A controversial new bill in the UK, the Online Safety Bill, which was undergoing its second reading at the House of Lords at the time of publication, wants to take this further, and is looking once again to weaken encryption in the name of the children's safety. We had a peek this morning and age verification still features in the version that came back from the Commons.
- Cybercriminals target games popular with kids to distribute malware
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- NSA asks Congress to let it get on with that warrantless data harvesting, again
- US schools sue Meta, Google and friends over 'youth mental health crisis'
Attention, Walmart shoppers
The Truth In Advertising group, meanwhile said that with the advergame, Walmart made good on its promise to "reach.. our customers in unexpected ways" but not in a good way – adding that many children are "unable to recognize the promotional nature and persuasive intent of such marketing material."
It notes that because Walmart marked its advergame as "All Ages Suitable for everyone", anyone on Roblox can enter it. "This includes young children whose parents have changed the settings on their children's Roblox accounts so that they may only access content suitable for 'all ages,' as TINA.org recently informed the FTC and Roblox."
Think of the children('s wallets)
In December last year, Fortnite owner Epic Games paid a whopping $520 million in cash after a pair of unanimous (4-0) decisions from the US Federal Trade Commission (FTC) found it guilty of violating children's privacy and tricking customers into making unwanted purchases.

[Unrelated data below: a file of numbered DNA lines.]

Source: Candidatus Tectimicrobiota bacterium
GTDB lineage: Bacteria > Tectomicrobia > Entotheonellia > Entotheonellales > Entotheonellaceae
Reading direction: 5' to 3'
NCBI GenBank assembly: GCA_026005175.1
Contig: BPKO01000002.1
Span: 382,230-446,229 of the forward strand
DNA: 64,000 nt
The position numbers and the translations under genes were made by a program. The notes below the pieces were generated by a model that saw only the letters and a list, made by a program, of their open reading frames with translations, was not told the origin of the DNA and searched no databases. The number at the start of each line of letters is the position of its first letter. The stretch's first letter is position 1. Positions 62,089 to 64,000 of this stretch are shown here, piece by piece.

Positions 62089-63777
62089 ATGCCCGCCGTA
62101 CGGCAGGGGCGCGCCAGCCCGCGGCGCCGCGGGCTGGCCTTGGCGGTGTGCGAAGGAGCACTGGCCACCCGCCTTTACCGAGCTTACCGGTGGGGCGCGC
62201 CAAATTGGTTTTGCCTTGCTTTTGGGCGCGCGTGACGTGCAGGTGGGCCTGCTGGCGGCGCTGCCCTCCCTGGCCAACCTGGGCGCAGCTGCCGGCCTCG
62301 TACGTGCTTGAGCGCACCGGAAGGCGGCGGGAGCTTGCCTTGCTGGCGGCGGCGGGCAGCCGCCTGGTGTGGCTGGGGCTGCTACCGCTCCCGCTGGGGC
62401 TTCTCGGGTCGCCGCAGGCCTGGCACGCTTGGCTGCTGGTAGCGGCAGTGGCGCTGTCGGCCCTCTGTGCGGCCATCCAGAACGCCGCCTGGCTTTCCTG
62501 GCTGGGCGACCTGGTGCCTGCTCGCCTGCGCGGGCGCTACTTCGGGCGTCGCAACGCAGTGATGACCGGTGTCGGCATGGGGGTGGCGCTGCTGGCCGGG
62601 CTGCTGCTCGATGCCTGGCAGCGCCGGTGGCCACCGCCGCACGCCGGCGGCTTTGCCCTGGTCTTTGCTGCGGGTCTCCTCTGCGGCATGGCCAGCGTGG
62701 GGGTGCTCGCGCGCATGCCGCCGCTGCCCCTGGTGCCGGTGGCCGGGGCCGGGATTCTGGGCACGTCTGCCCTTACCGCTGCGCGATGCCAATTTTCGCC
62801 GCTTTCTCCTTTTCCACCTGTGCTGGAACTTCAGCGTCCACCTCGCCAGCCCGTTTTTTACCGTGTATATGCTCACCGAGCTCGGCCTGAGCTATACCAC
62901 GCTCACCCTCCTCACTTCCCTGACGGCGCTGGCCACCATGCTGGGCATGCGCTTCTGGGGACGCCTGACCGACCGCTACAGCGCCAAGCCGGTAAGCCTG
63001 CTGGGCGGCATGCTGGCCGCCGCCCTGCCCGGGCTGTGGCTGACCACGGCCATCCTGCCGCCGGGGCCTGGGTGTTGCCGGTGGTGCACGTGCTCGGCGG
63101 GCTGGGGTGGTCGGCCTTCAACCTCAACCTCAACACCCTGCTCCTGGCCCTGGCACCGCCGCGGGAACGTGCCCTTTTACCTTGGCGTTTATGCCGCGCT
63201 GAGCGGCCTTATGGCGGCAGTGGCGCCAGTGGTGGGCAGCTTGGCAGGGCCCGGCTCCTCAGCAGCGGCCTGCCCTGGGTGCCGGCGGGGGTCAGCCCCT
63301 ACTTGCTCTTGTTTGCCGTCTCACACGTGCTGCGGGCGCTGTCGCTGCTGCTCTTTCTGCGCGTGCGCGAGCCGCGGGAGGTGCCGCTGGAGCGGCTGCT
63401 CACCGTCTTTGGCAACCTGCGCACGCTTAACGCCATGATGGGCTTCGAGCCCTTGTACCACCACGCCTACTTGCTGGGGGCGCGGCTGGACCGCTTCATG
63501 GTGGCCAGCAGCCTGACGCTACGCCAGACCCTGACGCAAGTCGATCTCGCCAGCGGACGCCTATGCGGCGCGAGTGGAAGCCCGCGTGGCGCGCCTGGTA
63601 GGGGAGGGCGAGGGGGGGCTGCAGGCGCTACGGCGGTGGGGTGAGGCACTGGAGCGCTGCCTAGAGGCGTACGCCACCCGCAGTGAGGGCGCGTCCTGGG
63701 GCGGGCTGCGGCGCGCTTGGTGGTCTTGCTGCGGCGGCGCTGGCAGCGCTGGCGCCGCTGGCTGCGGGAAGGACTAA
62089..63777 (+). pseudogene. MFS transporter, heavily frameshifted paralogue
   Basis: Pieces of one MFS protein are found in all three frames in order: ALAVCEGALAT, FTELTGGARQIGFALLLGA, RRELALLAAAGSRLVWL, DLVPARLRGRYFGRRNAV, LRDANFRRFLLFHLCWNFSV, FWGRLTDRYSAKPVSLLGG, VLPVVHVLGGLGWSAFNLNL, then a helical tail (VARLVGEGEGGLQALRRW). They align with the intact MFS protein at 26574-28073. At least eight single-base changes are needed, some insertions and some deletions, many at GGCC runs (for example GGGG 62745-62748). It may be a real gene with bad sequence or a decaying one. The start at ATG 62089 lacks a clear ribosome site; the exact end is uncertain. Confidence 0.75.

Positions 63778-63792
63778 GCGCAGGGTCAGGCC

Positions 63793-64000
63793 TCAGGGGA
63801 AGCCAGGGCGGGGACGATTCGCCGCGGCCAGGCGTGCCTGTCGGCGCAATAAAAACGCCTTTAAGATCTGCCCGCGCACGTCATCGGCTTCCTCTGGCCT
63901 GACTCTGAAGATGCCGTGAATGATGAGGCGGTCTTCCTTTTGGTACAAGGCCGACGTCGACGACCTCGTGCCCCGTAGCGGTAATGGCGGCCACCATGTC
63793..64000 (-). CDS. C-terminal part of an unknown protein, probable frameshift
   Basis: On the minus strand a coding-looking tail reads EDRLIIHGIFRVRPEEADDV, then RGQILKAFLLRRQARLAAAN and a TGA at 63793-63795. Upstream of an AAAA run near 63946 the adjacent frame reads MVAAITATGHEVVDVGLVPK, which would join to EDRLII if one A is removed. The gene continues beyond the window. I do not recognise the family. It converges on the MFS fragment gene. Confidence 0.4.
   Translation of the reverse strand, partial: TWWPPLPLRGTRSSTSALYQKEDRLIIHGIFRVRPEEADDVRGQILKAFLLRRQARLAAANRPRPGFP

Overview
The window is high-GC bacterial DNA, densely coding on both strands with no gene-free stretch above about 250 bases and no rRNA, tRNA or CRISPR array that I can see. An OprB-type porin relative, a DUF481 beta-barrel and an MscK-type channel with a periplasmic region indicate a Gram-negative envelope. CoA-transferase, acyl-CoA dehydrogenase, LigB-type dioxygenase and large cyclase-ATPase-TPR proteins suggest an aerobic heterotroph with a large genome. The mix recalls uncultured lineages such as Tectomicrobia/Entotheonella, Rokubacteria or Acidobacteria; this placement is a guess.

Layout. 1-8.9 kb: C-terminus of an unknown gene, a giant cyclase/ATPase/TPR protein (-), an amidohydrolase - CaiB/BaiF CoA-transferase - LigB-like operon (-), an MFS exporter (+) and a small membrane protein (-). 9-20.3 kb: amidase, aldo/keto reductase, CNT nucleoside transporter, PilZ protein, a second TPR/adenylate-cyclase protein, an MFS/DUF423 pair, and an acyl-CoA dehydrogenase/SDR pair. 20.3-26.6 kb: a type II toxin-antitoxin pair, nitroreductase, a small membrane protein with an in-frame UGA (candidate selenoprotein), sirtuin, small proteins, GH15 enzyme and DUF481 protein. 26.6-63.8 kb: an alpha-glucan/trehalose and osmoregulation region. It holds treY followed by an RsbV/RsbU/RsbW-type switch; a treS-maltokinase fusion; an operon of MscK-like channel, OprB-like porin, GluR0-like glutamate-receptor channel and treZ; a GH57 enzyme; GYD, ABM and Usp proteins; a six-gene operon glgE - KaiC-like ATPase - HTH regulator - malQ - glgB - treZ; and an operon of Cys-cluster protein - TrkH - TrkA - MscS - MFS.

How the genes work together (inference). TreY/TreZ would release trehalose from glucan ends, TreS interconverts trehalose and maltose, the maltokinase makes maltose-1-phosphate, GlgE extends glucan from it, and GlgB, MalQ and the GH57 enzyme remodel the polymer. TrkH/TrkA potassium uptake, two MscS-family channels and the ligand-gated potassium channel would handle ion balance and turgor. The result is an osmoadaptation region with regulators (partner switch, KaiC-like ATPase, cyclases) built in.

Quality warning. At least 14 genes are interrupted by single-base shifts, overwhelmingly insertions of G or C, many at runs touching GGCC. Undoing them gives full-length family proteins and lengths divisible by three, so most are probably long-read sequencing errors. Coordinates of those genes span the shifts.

"Epic ignored more than one million user complaints and repeated employee concerns that 'huge' numbers of users were being wrongfully charged," the FTC alleged at the time, adding that "Using internal testing, Epic purposefully obscured cancel and refund features to make them more difficult to find."
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The dev responded at the time: "The old status quo for in-game commerce and privacy has changed, and many developer practices should be reconsidered."
Maybe it's best to stick to CBeebies and PBS apps rather than those aligned with commercial franchises, or maybe limit electronics altogether, though it's easier said than done with those who work and don't have childcare.
At least then you won't find yourself asking: "Why is the Mayor of the Paw Patrol town constantly chasing her pet chicken Chickaletta rather than attending to civic duties?" And: "Why are puppies – not even fully grown dogs – tasked with rescuing townsfolk?" Although even the excellent Octonauts, with its "Creature Reports" marine biology recaps, have made Reg parents wonder: "Why did these seafaring biologists, upon meeting the 'Vegimals', which inexplicably have both plant and animal biology, ask no further questions but simply immediately put them to work in the kitchen making biscuits?"
We'll never know. ®